Alex Rast: 5-Dec-2005
A very good, archetypal semisweet from Guittard, undisputed champions in the mid percentages. It’s hard to argue with the basic flavour, although there is something slightly disappointing to it. Might it not be lively enough? Is it missing character? This is one of those chocolates whose objective credentials are impeccable but yet which fails to thrill. None of this means the chocolate is unworthy, however – this is a semisweet any manufacturer should be proud of. If in the end it’s a tad bit generic that’s not enough to overcome the chocolate’s many positives.
Compared to most of Guittard’s chocolates, the appearance of this one, while exhibiting excellent finish, isn’t perhaps quite so appealing. It’s considerably darker, and bears some hint of purple. Forastero beans, perhaps? All will be revealed…
The aroma with this one mirrors the appearance – it’s very dark, with a strong, roasty characteristic. Coffee is the predominant note, along with earthy suggestions. Guittard is definitely setting this one up as though it’s a relatively cheap-grade Forastero chocolate. However, for all the ominous setup, the flavour itself is magnificent. At first there’s a mild taste of sweet blackberries, which fall back to reveal a brief hint of woodiness. Then powerful waves of driving, intense chocolatey flavour take over everything and last through the finish. It’s a bit sweet, relative to what might have been ideal, but the intensity of the flavour mitigates any tendency to sugariness. It’s pretty definitive for a semisweet class.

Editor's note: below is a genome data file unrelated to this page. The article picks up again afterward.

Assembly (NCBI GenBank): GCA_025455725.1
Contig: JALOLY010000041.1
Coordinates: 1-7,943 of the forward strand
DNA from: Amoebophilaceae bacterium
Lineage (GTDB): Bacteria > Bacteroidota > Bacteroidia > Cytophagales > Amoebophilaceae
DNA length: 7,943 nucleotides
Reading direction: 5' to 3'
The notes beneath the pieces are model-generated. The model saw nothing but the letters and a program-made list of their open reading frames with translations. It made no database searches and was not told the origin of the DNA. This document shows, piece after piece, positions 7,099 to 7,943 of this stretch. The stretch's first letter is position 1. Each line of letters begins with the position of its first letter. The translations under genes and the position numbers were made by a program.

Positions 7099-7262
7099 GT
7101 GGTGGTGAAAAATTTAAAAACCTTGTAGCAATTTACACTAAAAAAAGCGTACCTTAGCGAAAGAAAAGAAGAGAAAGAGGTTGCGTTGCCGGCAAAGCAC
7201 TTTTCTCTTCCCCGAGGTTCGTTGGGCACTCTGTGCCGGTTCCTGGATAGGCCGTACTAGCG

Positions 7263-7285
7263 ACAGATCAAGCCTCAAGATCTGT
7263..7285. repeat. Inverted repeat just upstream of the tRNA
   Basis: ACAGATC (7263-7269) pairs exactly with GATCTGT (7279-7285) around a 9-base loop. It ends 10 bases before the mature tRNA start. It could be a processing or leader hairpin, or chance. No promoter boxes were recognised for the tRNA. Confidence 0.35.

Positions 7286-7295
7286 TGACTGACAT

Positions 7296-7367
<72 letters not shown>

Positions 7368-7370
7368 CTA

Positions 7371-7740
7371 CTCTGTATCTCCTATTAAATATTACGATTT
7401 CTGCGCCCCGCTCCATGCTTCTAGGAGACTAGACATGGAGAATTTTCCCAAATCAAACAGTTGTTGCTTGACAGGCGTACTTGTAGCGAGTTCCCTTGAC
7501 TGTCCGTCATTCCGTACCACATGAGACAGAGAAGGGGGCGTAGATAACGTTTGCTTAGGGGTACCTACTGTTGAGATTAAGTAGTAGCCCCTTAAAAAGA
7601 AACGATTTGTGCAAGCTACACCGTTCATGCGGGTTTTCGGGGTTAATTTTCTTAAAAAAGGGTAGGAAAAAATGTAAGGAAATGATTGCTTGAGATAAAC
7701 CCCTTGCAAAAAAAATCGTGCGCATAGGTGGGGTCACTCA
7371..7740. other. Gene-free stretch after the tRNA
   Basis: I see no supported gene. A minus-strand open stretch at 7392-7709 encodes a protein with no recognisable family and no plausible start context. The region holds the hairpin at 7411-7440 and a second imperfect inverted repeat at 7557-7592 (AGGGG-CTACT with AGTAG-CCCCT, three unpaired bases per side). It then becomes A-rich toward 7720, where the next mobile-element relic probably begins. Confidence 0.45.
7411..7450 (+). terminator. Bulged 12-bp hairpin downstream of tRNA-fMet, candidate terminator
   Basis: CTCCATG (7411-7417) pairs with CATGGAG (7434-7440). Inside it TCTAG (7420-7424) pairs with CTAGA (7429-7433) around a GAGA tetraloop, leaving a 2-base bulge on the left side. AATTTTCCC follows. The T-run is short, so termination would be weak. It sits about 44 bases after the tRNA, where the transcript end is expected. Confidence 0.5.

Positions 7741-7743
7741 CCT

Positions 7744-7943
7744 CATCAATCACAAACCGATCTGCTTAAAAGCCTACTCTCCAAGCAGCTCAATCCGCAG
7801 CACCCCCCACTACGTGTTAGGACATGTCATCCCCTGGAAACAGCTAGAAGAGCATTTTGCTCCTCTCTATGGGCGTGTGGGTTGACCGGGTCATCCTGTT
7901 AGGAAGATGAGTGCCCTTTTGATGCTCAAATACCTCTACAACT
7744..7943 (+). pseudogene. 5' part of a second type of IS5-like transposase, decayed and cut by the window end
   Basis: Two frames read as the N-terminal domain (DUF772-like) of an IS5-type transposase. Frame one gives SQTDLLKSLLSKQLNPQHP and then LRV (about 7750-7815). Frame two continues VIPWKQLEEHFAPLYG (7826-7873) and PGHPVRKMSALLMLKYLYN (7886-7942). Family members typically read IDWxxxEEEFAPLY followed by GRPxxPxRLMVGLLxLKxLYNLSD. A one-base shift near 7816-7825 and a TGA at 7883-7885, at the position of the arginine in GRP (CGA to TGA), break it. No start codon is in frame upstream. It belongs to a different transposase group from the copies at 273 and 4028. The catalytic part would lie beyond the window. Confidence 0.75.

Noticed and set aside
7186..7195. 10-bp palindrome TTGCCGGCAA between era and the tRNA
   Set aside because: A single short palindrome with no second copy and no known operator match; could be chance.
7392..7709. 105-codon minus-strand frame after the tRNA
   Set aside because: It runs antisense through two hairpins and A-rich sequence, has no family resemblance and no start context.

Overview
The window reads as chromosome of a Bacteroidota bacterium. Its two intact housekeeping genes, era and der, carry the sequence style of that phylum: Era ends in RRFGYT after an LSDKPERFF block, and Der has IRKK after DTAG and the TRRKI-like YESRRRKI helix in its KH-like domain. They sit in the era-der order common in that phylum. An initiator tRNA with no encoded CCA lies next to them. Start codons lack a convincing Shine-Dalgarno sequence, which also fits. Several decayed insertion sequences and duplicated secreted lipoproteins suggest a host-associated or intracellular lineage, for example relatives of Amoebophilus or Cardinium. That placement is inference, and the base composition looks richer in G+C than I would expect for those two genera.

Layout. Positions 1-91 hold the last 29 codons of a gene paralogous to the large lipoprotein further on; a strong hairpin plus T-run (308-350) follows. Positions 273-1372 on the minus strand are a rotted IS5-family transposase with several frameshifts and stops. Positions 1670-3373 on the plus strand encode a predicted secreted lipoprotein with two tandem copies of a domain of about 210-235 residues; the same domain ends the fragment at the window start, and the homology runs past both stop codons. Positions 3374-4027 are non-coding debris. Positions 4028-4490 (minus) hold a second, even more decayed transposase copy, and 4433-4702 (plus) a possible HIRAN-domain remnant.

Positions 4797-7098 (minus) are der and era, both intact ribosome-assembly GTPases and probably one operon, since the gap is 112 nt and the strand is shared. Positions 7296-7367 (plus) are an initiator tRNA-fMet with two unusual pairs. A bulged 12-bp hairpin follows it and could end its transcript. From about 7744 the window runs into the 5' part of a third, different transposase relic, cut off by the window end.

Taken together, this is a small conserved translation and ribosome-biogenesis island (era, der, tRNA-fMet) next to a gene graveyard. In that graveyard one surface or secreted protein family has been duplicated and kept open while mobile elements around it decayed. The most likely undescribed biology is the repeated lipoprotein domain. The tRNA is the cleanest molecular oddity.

Texture is very smooth, indeed, above Guittard’s usual average, although it is somewhat waxy. Normally this suggests high cocoa butter but the strength of flavour provides evidence that this is not the case here. Its profile clearly reveals where the Forastero-like traits are coming from: without doubt this chocolate is heavy on the Ecuador Arriba. There might be a little Madagascar thrown in there but it seems as though there’s some other cocoa not part of the Guittard varietal line, in the mix. And this is probably the source of any lingering discontent – that third source which just doesn’t quite work. It’d be easy enough to change – just add some Sur Del Lago. However, then you end up with L’Harmonie, which is every bit as great as the suggested modifications to this one imply it would be.
Hans-Peter Rot: 11-Nov-2005
At visual appeal, Guittard is among the best, showing excellent sheen and no irregularities on the surface whatsoever, while the color is more like a milk chocolate in its extreme lightness. Aroma is also excellent but just a little too one dimensional. Mildly acidic with dates leading the way, buttery almonds and wood also sneak in for a very light yet caramelized scent that suggests great complexity in the flavor.
Sure enough, it arrives. Caramelized in flavor with a brown sugar sweetness, the profile is decisively tan in nature yet more complex as well, including licorice and blueberry accents and then flowers, with dates and golden raisins following to finish things off. Texturally, though, the bar is nowhere as refined as the flavor and melts with considerable grain that really should be worked out.
Overall, though, the bar is simply astonishing for a semisweet, achieving a level of complexity not typically associated with this class. In many ways, itÃ¢â‚¬â„¢s similar to AmedeiÃ¢â‚¬â„¢s 66% but this bar lacks the same whirlwind of flavors of AmedeiÃ¢â‚¬â„¢s and settles for a profile a bit more linear and even, perhaps lacking in additional panache to propel the chocolate even higher. Still, for those seeking a quality semisweet that can compete with the bittersweet crowd, or for those desiring a bar to ease into stronger chocolates, this is the one to try.